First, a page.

Have We Lost the Ability to Innovate? January 12, 2013Posted by Peter Varhol in Technology and Culture.
That seems to be the discussion de jour among futurists and economists today, and the prognosis doesn’t seem to be good. The best thing that their collective wisdom points to is that innovation occurs in spurts, after which there is a period of consolidation that we now seem to be in. The worst prognosis is that there are no more truly fundamental innovations to be had, and that we will spend the rest of future history refining those innovations of the past.
When I was in my formative years, circa late 1960s, I eagerly devoured the pages of Popular Science magazine, seeking out flying cars, personal helicopters, and other futuristic innovations that were just around the corner. Clearly none of this came to pass, and the publication is now focused much more on promoting and explaining science that is within our grasp (check out the feature on artificial poop, for example).
Do we think smaller? Have we lost those grandiose visions that enabled us to conceive of flying cars? Are we no longer willing to risk our careers, lives, and legacies to conceive and create fundamentally new things? Are we, well, timid and afraid?
There is some support for this notion. I was eleven when we landed a man on the moon. We did so a few more times in the following decade, but now, more than forty years later, lack the ability to repeat that feat. We gave up, weary of the relatively minor cost, and weary of reaching farther than our grasp would lift us.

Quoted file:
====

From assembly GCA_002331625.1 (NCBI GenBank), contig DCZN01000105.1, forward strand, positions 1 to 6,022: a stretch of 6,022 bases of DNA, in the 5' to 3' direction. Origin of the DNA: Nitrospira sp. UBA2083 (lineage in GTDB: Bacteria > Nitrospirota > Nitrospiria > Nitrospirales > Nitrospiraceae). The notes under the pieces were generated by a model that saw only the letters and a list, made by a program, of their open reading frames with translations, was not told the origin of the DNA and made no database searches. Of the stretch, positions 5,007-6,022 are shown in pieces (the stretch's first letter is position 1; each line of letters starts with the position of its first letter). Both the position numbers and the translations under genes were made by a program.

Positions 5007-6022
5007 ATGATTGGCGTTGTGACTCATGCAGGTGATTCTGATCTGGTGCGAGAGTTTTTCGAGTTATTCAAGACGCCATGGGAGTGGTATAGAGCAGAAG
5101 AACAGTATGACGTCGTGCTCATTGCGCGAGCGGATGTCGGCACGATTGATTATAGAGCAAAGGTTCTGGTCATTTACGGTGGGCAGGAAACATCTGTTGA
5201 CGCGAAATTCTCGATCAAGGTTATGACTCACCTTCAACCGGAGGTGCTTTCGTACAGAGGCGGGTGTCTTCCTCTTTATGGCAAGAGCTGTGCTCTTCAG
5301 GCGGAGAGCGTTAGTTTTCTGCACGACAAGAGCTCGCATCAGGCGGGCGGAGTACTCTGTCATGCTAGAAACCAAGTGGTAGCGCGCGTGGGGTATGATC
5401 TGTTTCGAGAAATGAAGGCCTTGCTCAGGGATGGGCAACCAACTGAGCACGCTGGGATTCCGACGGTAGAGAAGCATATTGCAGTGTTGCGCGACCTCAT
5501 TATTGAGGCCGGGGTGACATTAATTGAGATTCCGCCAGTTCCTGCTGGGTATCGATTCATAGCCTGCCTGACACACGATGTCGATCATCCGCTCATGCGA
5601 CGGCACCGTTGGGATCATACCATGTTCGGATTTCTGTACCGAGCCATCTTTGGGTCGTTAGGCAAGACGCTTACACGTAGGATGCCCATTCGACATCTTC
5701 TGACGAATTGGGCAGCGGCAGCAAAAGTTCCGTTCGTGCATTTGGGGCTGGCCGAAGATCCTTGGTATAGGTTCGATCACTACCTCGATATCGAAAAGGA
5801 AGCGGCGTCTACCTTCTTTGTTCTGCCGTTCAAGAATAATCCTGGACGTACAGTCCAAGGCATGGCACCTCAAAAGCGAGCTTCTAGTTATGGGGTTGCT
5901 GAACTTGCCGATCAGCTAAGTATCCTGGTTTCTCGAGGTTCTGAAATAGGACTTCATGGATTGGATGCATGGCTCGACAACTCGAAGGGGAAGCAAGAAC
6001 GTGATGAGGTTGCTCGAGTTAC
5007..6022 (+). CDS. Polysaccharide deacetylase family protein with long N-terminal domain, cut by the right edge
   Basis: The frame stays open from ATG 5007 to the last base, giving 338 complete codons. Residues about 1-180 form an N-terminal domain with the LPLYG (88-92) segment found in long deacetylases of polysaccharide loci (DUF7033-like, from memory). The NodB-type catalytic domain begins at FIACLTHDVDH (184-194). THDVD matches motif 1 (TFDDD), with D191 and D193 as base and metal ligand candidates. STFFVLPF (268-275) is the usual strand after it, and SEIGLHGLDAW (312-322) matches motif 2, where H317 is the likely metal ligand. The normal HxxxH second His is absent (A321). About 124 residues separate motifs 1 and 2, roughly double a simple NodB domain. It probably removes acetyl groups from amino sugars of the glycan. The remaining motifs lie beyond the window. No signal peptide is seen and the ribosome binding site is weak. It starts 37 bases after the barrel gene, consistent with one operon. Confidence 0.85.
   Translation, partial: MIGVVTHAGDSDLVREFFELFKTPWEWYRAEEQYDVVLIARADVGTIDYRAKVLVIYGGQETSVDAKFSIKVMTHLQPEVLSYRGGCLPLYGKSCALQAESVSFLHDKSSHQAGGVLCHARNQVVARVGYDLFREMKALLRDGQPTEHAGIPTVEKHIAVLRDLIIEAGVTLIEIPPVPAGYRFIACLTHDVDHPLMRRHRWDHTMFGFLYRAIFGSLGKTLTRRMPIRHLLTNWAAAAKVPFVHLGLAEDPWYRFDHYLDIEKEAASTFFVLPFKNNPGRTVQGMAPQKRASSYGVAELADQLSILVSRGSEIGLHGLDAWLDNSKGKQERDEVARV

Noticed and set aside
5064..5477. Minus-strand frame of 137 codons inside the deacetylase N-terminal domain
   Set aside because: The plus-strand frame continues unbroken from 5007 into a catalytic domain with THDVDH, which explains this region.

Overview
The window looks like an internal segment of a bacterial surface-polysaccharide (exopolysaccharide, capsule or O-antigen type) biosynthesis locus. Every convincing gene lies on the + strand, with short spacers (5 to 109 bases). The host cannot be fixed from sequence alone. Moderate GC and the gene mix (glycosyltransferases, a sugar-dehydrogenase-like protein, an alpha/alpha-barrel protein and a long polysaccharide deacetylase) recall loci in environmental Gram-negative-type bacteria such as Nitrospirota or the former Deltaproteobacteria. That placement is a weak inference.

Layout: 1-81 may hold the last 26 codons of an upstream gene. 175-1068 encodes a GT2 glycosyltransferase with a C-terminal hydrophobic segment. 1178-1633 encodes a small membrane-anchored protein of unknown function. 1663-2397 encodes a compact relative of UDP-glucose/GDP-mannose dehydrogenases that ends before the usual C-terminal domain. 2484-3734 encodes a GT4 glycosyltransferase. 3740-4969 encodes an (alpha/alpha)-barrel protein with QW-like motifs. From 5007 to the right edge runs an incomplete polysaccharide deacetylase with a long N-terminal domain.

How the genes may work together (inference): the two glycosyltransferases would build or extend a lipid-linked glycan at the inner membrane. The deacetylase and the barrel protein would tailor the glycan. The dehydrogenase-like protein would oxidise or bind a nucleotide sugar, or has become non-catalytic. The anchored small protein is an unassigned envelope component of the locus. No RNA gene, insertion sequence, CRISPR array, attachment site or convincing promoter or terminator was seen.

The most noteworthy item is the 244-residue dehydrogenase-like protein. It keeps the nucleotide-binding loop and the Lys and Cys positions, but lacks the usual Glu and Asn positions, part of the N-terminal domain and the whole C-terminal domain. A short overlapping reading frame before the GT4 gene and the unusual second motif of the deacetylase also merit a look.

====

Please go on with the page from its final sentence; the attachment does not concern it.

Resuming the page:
But that is the real artificial poop in the room. The man on the moon was an expensive and ultimately dead-end stunt. It was almost certainly the wrong approach, and whatever our reasons, would not have been the correct choice. We will be back.
It’s largely true that physics can’t be done by an individual in a small workshop any more, a la Faraday or Helmholtz. But what they did was sophisticated for their times, and was as alien to the average citizen of the day as a supercollider is to that citizen today. Today science has to necessarily build upon their accomplishments, which are now taught to students in the eighth grade (or perhaps earlier, for all I know).
If discovering theoretical particles by smashing atoms at nearly the speed of light is the ante to pursue innovation today, then by all means we shall do so.
But science and technology aren’t economic plays, and treating them in that fashion does society a disservice. We collectively don’t innovate because we want to make a billion dollars (which is why we can never in any sense consider things like Facebook innovative). We innovate because we can’t not do so. It may not look very much like the innovation of the past, but it will be recognized as such by the future.